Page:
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I got a function like

def f():
    ...
    ...
    return [list1, list2]

this returns a list of lists

[[list1.item1,list1.item2,...],[list2.item1,list2.item2,...]]

now when I do the following:

for i in range(0,2):print f()[i][0:10]

it works and print the lists sliced

but if i do

print f()[0:2][0:10]

then it prints the lists ignoring the [0:10] slicing.

Is there any way to make the second form work or do I have to loop every time to get the desired result?

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3 Answers 3

up vote 6 down vote accepted

The reason why these two behave differently is because f()[0:2][0:10] works like this:

  1. f() gives you a list of lists.
  2. [0:2] gives you a list containing the first two elements in the list of lists. Since the elements in the list of lists are lists, this is also a list of lists.
  3. [0:10] gives you a list containing the first ten elements in the list of lists that was produced in step 2.

In other words, f()[0:2][0:10] starts with a list of lists, then takes a sublist of that list of lists (which is also a list of lists), and then takes a sublist of the second list of lists (which is also a list of lists).

In contrast, f()[i] actually extracts the i-th element out of your list of lists, which is just a simple list (not a list of lists). Then, when you apply [0:10], you are applying it to the simple list that you got from f()[i] and not to a list of lists.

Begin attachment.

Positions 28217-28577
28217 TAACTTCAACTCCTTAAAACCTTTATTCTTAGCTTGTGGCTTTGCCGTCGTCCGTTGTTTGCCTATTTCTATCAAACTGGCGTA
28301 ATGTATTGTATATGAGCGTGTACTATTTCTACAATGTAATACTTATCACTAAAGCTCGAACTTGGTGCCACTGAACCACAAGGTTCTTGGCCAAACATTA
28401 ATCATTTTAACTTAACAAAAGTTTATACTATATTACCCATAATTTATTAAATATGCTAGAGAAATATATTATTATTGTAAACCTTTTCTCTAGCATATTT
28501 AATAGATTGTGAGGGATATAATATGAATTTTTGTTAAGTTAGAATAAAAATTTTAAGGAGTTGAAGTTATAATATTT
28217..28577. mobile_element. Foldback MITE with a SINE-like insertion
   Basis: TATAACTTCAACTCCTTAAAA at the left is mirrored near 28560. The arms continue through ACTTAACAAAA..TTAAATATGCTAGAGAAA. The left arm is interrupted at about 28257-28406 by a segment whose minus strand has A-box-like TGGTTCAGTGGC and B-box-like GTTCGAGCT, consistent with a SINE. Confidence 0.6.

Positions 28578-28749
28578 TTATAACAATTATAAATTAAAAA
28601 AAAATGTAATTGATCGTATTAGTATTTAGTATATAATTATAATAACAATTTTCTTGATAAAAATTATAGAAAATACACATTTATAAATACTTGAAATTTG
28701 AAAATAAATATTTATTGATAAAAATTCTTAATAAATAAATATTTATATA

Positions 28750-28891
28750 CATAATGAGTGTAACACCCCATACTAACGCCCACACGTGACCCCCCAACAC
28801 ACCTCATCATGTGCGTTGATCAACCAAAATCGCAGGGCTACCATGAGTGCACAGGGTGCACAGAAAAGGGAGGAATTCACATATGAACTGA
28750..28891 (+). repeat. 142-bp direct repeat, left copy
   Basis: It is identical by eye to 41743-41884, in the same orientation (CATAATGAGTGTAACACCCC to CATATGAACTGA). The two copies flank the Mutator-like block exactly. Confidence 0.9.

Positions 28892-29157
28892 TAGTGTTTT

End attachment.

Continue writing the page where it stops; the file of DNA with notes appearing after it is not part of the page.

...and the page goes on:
The bottom line is that any solution that gives the desired behavior will have to access a single array element like [i] at some point, rather than working only with slices like [i:j].

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Thanks for the detailed explanation. Now I got a much better picture on the behavior of slicing with list of lists. –  LtPinback Mar 18 '10 at 1:21

The second slice slices the sequence returned from the first slice, so yes, you will have to loop somehow in order to slice within:

[x[0:10] for x in f()[0:2]]
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I ended up using this. –  LtPinback Mar 20 '10 at 14:14

A pythonic loop would be:

for list in f()[0:2]:
    print list[0:10]

But depending on what you want to achieve, list comprehension might be even better.

Or you make use of Pythons map() function:

def print_sub(x):
    print x[0:10]

map(print_sub, f()[0:2])

One way or the other, there is no way to not iterate over the list and achieve the desired result.

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operator.itemgetter(slice(0, 10)) also works there in map(). –  Ignacio Vazquez-Abrams Mar 18 '10 at 1:10
    
attention, you are redefining the list keyword in your code - better to use a variable name like l or my_list. –  Christoph Jul 31 at 11:17

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